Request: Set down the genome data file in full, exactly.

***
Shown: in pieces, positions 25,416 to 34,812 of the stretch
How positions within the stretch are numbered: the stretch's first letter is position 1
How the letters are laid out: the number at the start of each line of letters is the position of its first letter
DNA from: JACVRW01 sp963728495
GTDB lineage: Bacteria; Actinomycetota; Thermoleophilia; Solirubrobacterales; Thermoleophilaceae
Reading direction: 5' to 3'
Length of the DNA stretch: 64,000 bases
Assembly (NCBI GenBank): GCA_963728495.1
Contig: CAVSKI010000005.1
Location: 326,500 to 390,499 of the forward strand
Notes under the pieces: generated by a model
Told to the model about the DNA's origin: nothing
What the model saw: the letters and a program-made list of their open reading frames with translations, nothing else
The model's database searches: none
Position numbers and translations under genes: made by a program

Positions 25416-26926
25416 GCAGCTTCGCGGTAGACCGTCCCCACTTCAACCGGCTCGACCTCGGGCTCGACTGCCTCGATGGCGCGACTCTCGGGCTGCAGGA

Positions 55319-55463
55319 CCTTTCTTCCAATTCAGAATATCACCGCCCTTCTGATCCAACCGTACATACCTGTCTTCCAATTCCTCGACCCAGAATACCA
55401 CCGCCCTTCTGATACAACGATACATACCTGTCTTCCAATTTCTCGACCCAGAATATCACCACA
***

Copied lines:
Shown: in pieces, positions 25,416 to 34,812 of the stretch
How positions within the stretch are numbered: the stretch's first letter is position 1
How the letters are laid out: the number at the start of each line of letters is the position of its first letter
DNA from: JACVRW01 sp963728495
GTDB lineage: Bacteria; Actinomycetota; Thermoleophilia; Solirubrobacterales; Thermoleophilaceae
Reading direction: 5' to 3'
Length of the DNA stretch: 64,000 bases
Assembly (NCBI GenBank): GCA_963728495.1
Contig: CAVSKI010000005.1
Location: 326,500 to 390,499 of the forward strand
Notes under the pieces: generated by a model
Told to the model about the DNA's origin: nothing
What the model saw: the letters and a program-made list of their open reading frames with translations, nothing else
The model's database searches: none
Position numbers and translations under genes: made by a program

Positions 25416-26926
25416 GCAGCTTCGCGGTAGACCGTCCCCACTTCAACCGGCTCGACCTCGGGCTCGACTGCCTCGATGGCGCGACTCTCGGGCTGCAGGA

Positions 55319-55463
55319 CCTTTCTTCCAATTCAGAATATCACCGCCCTTCTGATCCAACCGTACATACCTGTCTTCCAATTCCTCGACCCAGAATACCA
55401 CCGCCCTTCTGATACAACGATACATACCTGTCTTCCAATTTCTCGACCCAGAATATCACCACA